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How not to convert prospects into clients


What do you do when you’re on a discovery call and realise that actually, you don’t want this prospect to become a client? Zoe Whitman reveals the signs of potentially difficult clients.

25th Jul 2022
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If you’ve joined any of the previous episodes of AccountingWEB Live’s Bookkeeping Show, sponsored by FreeAgent, you will have learned that I’m a big fan of having an ideal client, and not every business will fit your ideal client persona. Sometimes you’ll find yourself on a call with somebody and just know, it’s not going to work.

This happens regularly.

But when we’re building businesses, it can feel so urgent to find clients and to be “at capacity” with work, that the thought of saying no to anybody we have the skills to help feels absurd.

This happened to me a long time ago when I worked with Paul. He was frankly, a pain in the arse - or to cite the commonly used slang, a PITA. From the first encounter with Paul, I allowed him to hold the power in the relationship. He dictated what he needed me to do and when. He told me he’d “eat my time”. He knew best – even though he’d hired an expert.

Needing the client, and knowing how to do the work he needed, I did what he asked. I updated the crazy workaround spreadsheets he needed by 12noon on a Thursday, I sent him the email he wanted for 9am every Monday, I dropped everything every time he decided he needed an hour of my time. But I resented taking him on, every day.

Until working with Paul, I’d never considered that saying no was an option. These are the signs I should have looked out for in that initial conversation:

I didn’t have control of the relationship

I needed to lead that sales call. I was the expert but I allowed Paul to take control. He led the conversation and asked me questions about my skills and experience when really I should have led the conversation by asking him about his business and his needs.

If you find you’re being interviewed by your prospect, you can take control back of the situation by simply acknowledging that they have a lot of questions, but turning it around. “If it’s OK with you, I’d like to ask you a few questions about your business and tell you about how we work with our clients.” The person asking the questions is the person with the power.

Not knowing how to price

Luckily for me, Paul told me how much I should charge him! But pricing is a challenge when you don’t know how it’s going to work with your client. We frequently see this in The 6 Figure Bookkeepers’ Club, our community for bookkeepers. I can tell the work feels in some way misaligned because even though they’ve likely priced the client up using a proposal tool, they’re still questioning whether the price is low.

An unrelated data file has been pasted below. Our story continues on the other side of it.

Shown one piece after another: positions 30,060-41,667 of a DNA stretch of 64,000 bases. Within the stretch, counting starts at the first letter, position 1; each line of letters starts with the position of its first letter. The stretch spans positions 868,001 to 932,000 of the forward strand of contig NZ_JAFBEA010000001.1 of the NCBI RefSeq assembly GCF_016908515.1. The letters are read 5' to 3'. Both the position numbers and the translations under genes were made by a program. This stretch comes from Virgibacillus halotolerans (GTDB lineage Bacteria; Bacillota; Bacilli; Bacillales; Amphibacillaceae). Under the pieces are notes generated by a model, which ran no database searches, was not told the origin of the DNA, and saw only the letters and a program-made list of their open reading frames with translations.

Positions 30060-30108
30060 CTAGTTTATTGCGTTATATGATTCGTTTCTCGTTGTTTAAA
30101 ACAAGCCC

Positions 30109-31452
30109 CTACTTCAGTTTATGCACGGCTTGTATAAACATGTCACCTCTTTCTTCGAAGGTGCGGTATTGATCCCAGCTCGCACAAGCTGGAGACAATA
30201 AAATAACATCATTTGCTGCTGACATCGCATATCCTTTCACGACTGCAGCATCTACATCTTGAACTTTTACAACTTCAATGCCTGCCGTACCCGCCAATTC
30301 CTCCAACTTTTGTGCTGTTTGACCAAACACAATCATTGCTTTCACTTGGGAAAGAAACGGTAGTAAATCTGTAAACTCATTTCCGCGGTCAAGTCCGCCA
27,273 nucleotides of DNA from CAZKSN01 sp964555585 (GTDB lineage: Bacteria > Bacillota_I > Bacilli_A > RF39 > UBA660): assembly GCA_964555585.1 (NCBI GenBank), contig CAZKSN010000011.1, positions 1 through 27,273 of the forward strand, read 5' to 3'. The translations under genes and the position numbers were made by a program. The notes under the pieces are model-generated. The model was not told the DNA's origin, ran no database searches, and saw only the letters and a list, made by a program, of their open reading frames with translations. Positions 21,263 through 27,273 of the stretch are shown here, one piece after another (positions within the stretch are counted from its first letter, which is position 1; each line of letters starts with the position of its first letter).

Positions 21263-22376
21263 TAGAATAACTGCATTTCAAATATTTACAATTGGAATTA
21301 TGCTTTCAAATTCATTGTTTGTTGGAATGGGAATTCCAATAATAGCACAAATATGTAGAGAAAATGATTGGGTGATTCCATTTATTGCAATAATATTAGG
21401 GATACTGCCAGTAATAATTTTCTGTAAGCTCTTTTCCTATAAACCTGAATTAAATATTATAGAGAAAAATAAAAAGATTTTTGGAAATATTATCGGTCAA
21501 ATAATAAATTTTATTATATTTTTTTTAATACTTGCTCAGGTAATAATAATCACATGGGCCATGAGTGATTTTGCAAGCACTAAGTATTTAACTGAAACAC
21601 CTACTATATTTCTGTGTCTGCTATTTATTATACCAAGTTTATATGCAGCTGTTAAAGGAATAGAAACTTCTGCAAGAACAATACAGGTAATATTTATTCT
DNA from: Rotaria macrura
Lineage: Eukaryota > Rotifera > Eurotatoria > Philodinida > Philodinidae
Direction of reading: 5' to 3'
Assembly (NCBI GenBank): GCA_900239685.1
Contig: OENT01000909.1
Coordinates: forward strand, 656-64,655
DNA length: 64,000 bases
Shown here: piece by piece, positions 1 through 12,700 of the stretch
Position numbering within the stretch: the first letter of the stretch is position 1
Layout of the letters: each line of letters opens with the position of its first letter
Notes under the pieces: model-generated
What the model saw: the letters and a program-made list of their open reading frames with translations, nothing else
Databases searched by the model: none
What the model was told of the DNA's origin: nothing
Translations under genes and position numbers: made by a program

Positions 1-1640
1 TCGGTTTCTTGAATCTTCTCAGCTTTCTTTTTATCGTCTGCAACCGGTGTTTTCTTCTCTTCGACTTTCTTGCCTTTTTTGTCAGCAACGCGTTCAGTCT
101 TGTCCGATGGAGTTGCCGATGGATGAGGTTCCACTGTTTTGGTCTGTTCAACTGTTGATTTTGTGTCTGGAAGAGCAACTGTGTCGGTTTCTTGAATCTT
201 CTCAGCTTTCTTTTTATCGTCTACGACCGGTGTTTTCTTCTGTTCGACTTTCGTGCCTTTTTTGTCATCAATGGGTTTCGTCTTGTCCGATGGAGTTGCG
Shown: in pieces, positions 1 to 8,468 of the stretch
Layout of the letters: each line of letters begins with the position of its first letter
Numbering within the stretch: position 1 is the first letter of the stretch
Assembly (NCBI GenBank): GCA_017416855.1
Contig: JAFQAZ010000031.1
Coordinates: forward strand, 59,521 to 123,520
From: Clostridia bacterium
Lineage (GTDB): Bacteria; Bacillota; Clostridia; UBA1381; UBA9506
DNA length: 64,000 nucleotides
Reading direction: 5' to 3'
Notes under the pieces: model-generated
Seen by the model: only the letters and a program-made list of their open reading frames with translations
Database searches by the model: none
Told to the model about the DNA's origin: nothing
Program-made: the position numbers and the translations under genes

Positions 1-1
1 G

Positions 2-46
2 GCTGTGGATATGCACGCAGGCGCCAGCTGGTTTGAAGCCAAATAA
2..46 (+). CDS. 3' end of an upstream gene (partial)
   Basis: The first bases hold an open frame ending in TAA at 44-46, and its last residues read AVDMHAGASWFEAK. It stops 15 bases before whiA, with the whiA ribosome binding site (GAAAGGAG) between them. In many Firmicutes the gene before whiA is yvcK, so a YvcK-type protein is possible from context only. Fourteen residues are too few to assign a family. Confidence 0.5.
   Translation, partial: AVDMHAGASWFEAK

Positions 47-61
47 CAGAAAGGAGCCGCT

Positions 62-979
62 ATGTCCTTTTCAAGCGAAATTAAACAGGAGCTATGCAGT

If this is happening for you or if you feel you might as well price high to hopefully price yourself out of the job, there might be an underlying message about how you feel about the client.

Not wanting to send the proposal

And on top of not knowing how to price, you might find yourself holding off sending the proposal – or hoping you don’t hear back. Reluctance to speak to the client on the phone and reluctance to get started with the job are both signs that something isn’t right.

So how do you stop the call rather than get it to the point of sending a proposal and hoping they’re getting three quotes and they don’t choose you?

Be honest as soon as you know

Describe the way you work with your clients and simply say, “Unfortunately, I don’t think we’re going to be able to work in the way you need us to.” You can describe why – whether it’s that you can’t meet their demands for bespoke spreadsheets at specific times or that you don’t work with clients in their industry, or that you don’t use a piece of software that they want to use. And then going on to recommend one or two other bookkeepers or accountants that might be able to help instead.

They’ll value your honesty and you’ll feel in control

Ultimately, an even better solution would be for that call not to have happened in the first place, and if you ever go through this experience of ending up on a call with somebody who isn’t a good fit, ask yourself:

  • How can I be clearer about who I work with to put off the wrong prospects?
  • Can you include minimum pricing on your website to rule out those who don’t want to pay the fees you need to charge?
  • Can you vet your prospects before they are able to book a discovery call with a form prior to booking?

Saying no to a client can feel really hard - especially when you need the money, but working with a client who will never value your service will lead to you having to make difficult decisions later. Making the right decision at the first opportunity will give you the space to take on better clients for your practice.

Zoe will be talking more about this topic on the next episode of the Bookkeeping Show, sponsored by FreeAgent. This Wednesday, at 9.30am, AccountingWEB’s Joanne Birtwistle will quiz Zoe Whitman, Jo Wood and Karen Kennedy on how they convert prospects into clients.